Nov 6, 2003

Bring Halliburton Home: Cancel the contracts. Ditch the deals. Rip up the rules.
Those are a few suggestions for slogans that could help unify the growing movement against the occupation of Iraq. So far, activist debates have focused on whether the demand should be for a complete withdrawal of troops, or for the United States to cede power to the United Nations.

On September 19, Bremer enacted the now-infamous Order 39. It announced that 200 Iraqi state companies would be privatized; decreed that foreign firms can retain 100 percent ownership of Iraqi banks, mines and factories; and allowed these firms to move 100 percent of their profits out of Iraq. The Economist declared the new rules a "capitalist dream."

Order 39 violated the Hague Regulations in other ways as well. The convention states that occupying powers "shall be regarded only as administrator and usufructuary of public buildings, real estate, forests, and agricultural estates belonging to the hostile State, and situated in the occupied country. It must safeguard the capital of these properties, and administer them in accordance with the rules of usufruct."
Read Pillage is Forbidden for the Rules

Halliburton Wants Settlement Extension
Nov. 6, 2003, 4:28 PM EST Halliburton Co. needs until Nov. 19 to close a financial gap between new asbestos claims and the nearly $2.8 billion in cash set aside to settle them, the company said Thursday. The oilfield services and construction company hopes the extended negotiations will produce a revised reorganization plan for a pre-negotiated bankruptcy filing by two of its subsidiaries.

Last December, Halliburton agreed to settle 347,000 asbestos claims for about $4 billion in cash and stock. The deal includes agreement on a reorganization plan for subsidiaries DII Industries and Kellogg Brown & Root and certain of their subsidiaries. Halliburton is biding time so the Asbestos Class Action Bill can pass Congress and dissolve any liability Halliburton may have under any settlement agreement.
Halliburton's Price Gouging to End - Lieberman calls for Reimbursement of Overcharges

The Pentagon's Defense Energy Support Center imports military fuel from Kuwait to Iraq for $1.08 to $1.19 per gallon, compared with the $2.65 per gallon that Halliburton charges the U.S. government under a no-bid Army contract. Joseph Lieberman, said the Pentagon should seek reimbursement from Halliburton ``for the amounts it has overcharged'' the government.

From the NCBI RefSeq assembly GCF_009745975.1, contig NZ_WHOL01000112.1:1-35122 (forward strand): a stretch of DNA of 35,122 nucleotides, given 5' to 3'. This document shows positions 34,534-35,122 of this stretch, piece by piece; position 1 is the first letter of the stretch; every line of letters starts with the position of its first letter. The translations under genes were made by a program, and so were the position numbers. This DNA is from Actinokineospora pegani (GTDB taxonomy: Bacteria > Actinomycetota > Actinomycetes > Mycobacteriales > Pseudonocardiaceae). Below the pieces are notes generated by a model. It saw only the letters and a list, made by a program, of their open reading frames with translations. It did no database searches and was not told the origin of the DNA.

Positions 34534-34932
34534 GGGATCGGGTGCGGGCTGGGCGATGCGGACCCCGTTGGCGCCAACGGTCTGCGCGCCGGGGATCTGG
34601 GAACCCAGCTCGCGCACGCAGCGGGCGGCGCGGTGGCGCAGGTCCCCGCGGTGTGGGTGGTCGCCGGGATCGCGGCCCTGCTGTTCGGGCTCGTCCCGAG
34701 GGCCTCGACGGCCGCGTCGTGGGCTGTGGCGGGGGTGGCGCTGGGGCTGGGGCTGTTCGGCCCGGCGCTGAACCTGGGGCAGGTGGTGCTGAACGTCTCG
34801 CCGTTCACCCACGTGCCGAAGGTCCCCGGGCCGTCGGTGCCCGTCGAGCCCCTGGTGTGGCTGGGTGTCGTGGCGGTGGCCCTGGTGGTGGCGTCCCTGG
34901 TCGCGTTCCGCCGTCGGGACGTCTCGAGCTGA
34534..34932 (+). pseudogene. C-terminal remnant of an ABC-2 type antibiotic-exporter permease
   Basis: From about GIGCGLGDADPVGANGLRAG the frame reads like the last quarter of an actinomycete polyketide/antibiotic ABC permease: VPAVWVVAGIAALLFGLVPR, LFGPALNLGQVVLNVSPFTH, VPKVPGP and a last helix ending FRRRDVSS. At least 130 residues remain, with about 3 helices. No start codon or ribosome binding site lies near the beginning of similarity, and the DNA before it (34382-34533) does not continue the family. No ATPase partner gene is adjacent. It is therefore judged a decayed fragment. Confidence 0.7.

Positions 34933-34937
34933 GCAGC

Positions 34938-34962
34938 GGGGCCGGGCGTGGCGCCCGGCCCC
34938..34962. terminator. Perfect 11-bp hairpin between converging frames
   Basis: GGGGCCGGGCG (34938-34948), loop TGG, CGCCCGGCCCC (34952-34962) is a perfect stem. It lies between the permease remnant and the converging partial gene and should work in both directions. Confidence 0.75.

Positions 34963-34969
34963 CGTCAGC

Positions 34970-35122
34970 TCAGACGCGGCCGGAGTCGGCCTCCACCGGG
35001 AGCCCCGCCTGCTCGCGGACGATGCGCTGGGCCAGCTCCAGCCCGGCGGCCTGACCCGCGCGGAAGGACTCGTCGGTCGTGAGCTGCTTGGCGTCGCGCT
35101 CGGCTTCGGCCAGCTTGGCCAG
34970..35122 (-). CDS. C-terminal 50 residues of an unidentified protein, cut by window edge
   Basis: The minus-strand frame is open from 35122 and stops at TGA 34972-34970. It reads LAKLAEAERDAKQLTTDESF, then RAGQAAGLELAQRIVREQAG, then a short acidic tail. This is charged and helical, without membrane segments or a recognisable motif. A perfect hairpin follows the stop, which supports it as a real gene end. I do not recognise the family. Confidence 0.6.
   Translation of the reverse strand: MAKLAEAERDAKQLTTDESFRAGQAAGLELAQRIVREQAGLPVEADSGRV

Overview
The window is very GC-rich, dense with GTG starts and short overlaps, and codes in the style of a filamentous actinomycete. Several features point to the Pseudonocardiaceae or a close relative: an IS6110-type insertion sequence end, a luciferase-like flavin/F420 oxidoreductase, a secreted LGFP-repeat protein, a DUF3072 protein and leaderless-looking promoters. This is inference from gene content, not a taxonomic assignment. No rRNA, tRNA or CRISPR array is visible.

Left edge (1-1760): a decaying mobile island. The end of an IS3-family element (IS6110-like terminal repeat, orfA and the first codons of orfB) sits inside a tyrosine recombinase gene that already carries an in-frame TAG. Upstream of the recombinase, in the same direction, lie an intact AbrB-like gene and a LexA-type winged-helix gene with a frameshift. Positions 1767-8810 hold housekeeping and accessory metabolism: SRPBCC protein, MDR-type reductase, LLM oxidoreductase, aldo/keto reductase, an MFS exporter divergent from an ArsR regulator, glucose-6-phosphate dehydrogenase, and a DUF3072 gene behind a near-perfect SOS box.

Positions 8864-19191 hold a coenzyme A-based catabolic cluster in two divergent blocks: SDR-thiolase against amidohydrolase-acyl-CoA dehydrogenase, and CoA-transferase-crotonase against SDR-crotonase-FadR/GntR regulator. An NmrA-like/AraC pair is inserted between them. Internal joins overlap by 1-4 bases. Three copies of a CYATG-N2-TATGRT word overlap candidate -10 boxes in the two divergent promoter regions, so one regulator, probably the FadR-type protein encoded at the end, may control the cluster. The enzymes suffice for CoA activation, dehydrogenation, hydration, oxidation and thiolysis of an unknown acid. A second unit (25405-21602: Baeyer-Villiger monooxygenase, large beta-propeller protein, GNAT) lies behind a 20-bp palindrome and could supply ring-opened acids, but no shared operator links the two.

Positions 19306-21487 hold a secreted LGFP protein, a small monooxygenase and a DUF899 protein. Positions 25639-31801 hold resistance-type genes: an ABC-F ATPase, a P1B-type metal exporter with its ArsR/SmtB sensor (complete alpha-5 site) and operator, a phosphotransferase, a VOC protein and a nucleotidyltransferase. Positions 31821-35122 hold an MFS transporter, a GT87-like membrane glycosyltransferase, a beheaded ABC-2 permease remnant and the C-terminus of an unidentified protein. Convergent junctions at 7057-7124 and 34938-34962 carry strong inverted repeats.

The Army said Wednesday it is negotiating to replace Vice President Dick Cheney's former company as an importer of oil products into Iraq. Robert Faletti, a spokesman for the Army Corps of Engineers, said the Army needs to find a long-term importer to serve the Iraqi population and is talking with the U.S. military's fuel delivery agency.
Cruise the Cosmos with the League of Liberals
Harmonic Concordance tomorrow night. - Indigo Ocean _ does that mean we all will vote this week?
Veralynne at A-Changin' Times is in Concordance too but not with Bloodthirsty Christians.
Christmas a week after Halloween? our Philosophical Scrivner wants to be British
A TTLB cartoon at Gotham City and another take on Hillbilly Heroin Rush
The author of The People's Republic of Seabrook and I share more than the same white beards, cats, and politics _ we have the same sunsign
This job "creation" chart from the 18 1/2 Minute Gap will make you wish you could Hitchhike the Galaxy
Officially unofficial is in the poppy fields of OZ looking at the tollbooths on the information superhighway
More cyberspace travel will come later _ Enjoy your trip around our cosmos.
Please Welcome Kevin and The Gunther Concept to the League of Liberals. Like The People's Republic of Seabrook, The Gunther Concept is an isolated bastion of reason in the lost State of Texas soon to be the only home of the current pReznit. So update those blogrolls and give a Texas sized Howdy to The Gunther Concept _ the latest link to the League of Liberals.
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